ITEM NUMBER FIVE — More like The Snoozeroom
I'm posting that The Newsroom scene and no one can stop me. Please watch the whole thing. pic.twitter.com/Z5T0hCf5E2
— an actual dog 🌹 (@devtesla) May 25, 2019
I had never seen this scene from The Newsroom before it started swirling around on social media this week. The main reason for this is that I’m a normal, well-adjusted person who saw sentences like “Aaron Sorkin’s new show will follow a fictional news organization that is covering real-life events from two years prior” back when the show was announced and let out a long and involuntary bellow of “noooooooooope.” But maybe you watched it. That’s cool.
I let out another loud and involuntary bellow at the freaking hairpin left turn this scene takes near the end. This time it was more of a groanlaugh. It’s somehow the worst and funniest thing I’ve ever seen, and it leaves me feeling totally validated in never watching but also so morbidly curious that I want to binge the whole show this weekend. It’s a very strange feeling, kind of like smelling lunch meat and realizing it went bad but tasting it anyway just to be sure.
Remember how The Rock was the first person to break the news that Osama bin Laden was dead? That was awesome. That should have been an episode of The Newsroom instead of whatever this is.
If you have questions about television, movies, food, local news, weather, or whatever you want, shoot them to me on Twitter or at firstname.lastname@example.org (put “RUNDOWN” in the subject line). I am the first writer to ever answer reader mail in a column. Do not look up this last part.
As a fan of your Ballers coverage (including the scoop about Elizabeth Warren’s fandom and your tweets from [Thursday] about the crazy plots developing this season), and as someone who has never seen a single episode, I come to you with a simple request. What is the craziest thing that has ever happened on the show? If you can’t pick one single thing, I will accept a top three. I don’t want to watch the show but I also desperately want an answer to this and I feel like you are the only person who can help me.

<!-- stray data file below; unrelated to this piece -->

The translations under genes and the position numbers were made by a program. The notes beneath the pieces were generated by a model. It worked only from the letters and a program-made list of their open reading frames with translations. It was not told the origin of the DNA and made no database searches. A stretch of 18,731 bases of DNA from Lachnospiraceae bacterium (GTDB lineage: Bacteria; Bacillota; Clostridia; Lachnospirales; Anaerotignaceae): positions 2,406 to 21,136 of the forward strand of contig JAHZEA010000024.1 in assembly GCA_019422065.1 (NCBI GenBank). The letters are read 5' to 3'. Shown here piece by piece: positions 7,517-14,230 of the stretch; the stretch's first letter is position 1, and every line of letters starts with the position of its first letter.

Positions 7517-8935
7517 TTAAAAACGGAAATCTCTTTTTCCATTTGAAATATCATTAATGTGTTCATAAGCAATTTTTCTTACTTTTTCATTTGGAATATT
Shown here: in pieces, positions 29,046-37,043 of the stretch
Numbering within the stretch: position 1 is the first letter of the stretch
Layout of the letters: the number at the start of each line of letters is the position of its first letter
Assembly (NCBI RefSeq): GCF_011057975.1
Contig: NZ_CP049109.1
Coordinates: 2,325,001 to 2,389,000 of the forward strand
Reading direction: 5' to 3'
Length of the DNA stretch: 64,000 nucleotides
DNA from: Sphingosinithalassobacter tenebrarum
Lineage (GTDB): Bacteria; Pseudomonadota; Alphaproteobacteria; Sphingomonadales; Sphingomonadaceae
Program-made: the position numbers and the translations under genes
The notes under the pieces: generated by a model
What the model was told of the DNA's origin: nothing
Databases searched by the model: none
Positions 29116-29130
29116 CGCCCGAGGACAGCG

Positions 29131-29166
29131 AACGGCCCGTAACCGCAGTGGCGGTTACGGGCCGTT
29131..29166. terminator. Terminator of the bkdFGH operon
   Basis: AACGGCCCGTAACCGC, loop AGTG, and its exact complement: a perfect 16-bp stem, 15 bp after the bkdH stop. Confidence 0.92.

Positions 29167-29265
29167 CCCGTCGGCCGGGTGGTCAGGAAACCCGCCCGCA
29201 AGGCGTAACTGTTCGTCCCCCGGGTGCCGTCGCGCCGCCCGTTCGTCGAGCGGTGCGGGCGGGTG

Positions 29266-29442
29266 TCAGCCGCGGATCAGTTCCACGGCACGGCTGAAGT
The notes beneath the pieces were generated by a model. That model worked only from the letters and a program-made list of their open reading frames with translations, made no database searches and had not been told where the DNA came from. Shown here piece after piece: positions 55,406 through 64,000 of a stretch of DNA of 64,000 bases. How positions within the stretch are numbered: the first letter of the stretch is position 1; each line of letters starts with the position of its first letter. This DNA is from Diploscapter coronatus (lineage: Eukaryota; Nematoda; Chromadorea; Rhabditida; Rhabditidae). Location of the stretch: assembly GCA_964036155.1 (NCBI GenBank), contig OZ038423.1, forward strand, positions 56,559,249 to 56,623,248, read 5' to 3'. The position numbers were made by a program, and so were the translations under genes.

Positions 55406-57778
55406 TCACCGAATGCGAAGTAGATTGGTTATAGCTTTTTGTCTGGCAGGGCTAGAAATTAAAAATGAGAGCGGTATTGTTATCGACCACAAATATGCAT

Alyssa, where do I even begin? I could do a whole thing about just the first three episodes of this season. The Rock is buying the Kansas City Chiefs with funding from Toby from The West Wing and Brian from Wings, not long after trying to strongarm USC into a recruiting-based television deal and working with Steve Gutenberg to move a franchise to Los Angeles. Rob Corddry and Russell Brand are running an extreme sports marketing firm. An All-Pro defensive lineman for the Cowboys in thinking about retiring to become a professional gamer. Shooter McGavin from Happy Gilmore plays a character named “Bossman” who owns the Cowboys and is so clearly a stand-in for Jerry Jones that he might as well just go ahead and say it. Denzel Washington’s son, John David Washington, plays a flashy wide receiver who tested positive for steroids, signed a lucrative contract anyway, and then — immediately after hearing about the contract — got hit by a car on Rodeo Drive.
He now appears to be starting a podcast. Ballers is the best show on television. It is disgraceful that no one has asked Elizabeth Warren about it at a debate so far. I must know her opinion on Charles’s rise from used car salesman to GM of the Los Angeles Rams.
It appears I have listed more than three things.
AND NOW, THE NEWS
Police launched a raid on Burton Island off the port town of Geraldton last week, finding Frenchman Antoine Dicenta, 51, and British man Graham Palmer, 34, allegedly with 1.087 tonne of methylamphetamine, cocaine and ecstasy in dozens of bags that they had attempted to hide under seaweed.
Hmm. I wonder how they got caught. It seems like, at the very least, they’d have a pretty clear escape route, what with the open sea right there in front of them. Well, let’s keep reading to find out, but not until I take this big sip of piping hot coffee. Let’s just hope nothing crazy happens while I have this hot coffee in my mouth. That sure would be a shame. I’d probably spit it everywhere. I bet it’ll be okay, though. As long as the next paragraph doesn’t contain a phrase like “thwarted by a huge seal” or something like that. But, come on. What are the chances of th-…
They allegedly tried to flee but were thwarted when a huge seal blocked their path, police said. The pair were charged last week with importing a commercial quantity of a border controlled drug.
What is your favorite part of this? Is it that the news described the seal as “huge”? That’s my favorite part. I’m sure they just mean a seal that is slightly larger than a normal seal, but I’m picturing some monstrous crime-fighting 20-foot seal now, barking and clapping and catching criminals up and down the shore. I love him. I love my huge seal king.
When police arrived, Dicenta and Palmer made a run for their dinghy but were thwarted by a huge sleeping seal, Healy told the broadcaster.
“They woke it up and it jumped up with its big chest out and bellowed at them.
“The guys basically had the choice of going through the seal or getting arrested and they ended up choosing getting arrested.”
“Hey, what are you in here for?”
“Dang, how’d they catch you? Wiretap? Undercover?”
“We woke up a huge seal and it bellowed in our faces and we didn’t know what to do so we just let ourselves get arrested.”